Seero malpuro is popular both in India and Pakistan
You must have eaten halwa and malpura separately, but did you know in some parts of Sindh the combination is a popular breakfast item? It’s called seero malpuro.
The halwa is prepared with sooji or wheat flour, and the malpura with wheat flour, all-purpose flour and milk. In my family though, we combine these two with slightly salted boiled chickpeas, to balance the sweet with the savoury.
This is a recipe for wheat halwa. Atta halwa is a popular Sindhi dish in India as well, and it the prasad that is given out in mandirs, known as kadha prasad in India.
This is a dish reserved for mostly special occasions like Eid or lazy Sunday mornings. But you can cook it for iftar or as a post-iftar snack. It is a wholesome meal and if taken in moderation, won’t make you feel full.
Here’s all you need for the recipe (for 3-4 people)
Take half a cup of desi ghee (approx 100grams) and put in a frying pan and heat on full flame. If you don’t have desi ghee, use any unsalted butter but add a tablespoon of oil because otherwise it would burn. Take a large-sized cup of wheat flour.
When the ghee has melted, add the flour to it in batches for proper mixing. (Like in regular cooking, don’t wait for the oil to be too hot, or simmering). You have to keep stirring with the spatula continuously or you’ll get a lumpy batter. After two minutes, take a large cup of water (same amount as wheat) and keep adding it in batches to the flour. Add four tablespoons of sugar and two cardamoms. Add nuts. Keep roasting it till medium-brown, and does not smell of uncooked flour. This should take you 7-8 minutes.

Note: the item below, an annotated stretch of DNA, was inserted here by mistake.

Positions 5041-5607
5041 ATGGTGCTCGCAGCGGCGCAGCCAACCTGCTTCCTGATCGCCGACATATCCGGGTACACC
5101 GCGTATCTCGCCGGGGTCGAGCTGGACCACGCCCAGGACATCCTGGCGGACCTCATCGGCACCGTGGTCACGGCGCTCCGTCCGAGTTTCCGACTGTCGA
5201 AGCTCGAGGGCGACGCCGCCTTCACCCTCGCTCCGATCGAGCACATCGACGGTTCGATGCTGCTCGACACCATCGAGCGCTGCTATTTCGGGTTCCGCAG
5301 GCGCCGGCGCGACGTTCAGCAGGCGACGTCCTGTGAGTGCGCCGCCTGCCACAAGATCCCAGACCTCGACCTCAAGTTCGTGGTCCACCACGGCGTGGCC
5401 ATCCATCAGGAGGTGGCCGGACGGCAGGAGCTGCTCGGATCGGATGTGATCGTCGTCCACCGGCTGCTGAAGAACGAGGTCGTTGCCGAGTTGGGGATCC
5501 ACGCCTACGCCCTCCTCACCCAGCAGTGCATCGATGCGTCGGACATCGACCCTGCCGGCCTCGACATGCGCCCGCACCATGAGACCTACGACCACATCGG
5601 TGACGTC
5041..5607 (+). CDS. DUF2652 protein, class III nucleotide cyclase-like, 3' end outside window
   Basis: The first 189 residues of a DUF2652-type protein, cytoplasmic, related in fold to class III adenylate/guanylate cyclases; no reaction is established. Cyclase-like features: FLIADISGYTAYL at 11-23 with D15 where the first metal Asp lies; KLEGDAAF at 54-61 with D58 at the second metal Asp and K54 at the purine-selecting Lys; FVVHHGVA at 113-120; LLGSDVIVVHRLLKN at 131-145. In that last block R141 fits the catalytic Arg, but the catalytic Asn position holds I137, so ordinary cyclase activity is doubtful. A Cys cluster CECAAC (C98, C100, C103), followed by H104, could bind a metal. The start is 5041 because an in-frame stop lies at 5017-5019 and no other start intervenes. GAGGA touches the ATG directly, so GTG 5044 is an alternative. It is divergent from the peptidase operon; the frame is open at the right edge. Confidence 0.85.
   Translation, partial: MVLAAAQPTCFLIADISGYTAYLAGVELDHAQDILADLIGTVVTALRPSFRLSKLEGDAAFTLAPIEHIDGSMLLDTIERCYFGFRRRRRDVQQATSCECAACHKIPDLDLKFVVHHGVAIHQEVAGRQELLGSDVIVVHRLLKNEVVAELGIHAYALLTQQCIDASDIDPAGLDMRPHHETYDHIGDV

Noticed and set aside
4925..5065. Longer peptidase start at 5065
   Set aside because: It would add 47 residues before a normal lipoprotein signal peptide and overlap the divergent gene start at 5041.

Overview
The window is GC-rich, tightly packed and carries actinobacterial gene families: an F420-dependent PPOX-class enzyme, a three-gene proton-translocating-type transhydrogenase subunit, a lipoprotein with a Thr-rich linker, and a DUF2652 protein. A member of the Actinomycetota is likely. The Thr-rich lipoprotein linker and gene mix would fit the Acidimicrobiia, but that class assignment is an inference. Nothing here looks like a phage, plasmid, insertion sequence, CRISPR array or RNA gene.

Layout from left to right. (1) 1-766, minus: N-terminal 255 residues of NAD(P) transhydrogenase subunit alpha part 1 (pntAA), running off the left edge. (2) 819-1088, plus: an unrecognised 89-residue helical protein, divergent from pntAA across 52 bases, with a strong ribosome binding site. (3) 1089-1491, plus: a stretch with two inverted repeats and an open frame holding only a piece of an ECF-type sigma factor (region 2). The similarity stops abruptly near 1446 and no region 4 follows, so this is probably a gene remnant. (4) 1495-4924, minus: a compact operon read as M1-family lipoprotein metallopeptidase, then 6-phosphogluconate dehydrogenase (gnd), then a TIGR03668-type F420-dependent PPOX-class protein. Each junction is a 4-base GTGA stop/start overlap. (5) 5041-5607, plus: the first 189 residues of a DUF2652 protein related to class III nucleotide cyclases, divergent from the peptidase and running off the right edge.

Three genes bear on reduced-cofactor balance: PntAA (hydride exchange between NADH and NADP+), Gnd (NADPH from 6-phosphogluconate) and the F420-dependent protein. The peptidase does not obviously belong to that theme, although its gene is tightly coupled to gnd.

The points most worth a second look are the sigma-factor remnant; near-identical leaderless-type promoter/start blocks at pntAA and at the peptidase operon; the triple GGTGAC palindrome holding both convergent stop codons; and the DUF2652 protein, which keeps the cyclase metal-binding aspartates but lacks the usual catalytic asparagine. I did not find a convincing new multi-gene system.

Take one large-sized bowl, and add equal amounts of wheat flour and all-purpose flour so that the bowl is half-full. Add just a pinch, no more, of baking soda. Add three tablespoons of sugar. Mix them. Then add half a glass (approx 150ml) of water and half a cup of milk (or coconut/almond milk) and whip until relatively smooth. Keep mixing smaller amounts of water, whipping well before you add more. Mix until the batter is smooth, and there are no lumps and the sugar is dissolved. The final batter should be not too thick, and not too runny. If it’s runny, the malpura will break when frying.
To cook: Take half a cup of desi ghee (approx 100grams) and put in a shallow frying pan and heat on medium flame. You can use pancake rings or put directly in the pan in a circular direction and finishing it off in the middle. Remember, these are malpuras, not western-style pancakes, and they are not supposed to be as thick or fluffy but softer from inside and crispy from outside. Put the batter on the pan accordingly. Fry till golden brown.
The chickpeas will have to be soaked in water overnight to cook quickly. Take two small cups of chickpeas. Take a big cooking pot, fill it to the brim with water, and put the chickpeas to boil. Add a tablespoon of salt.
All three items are ready now. Serve all in a plate, and take turns eating halwa with malpura and chickpeas.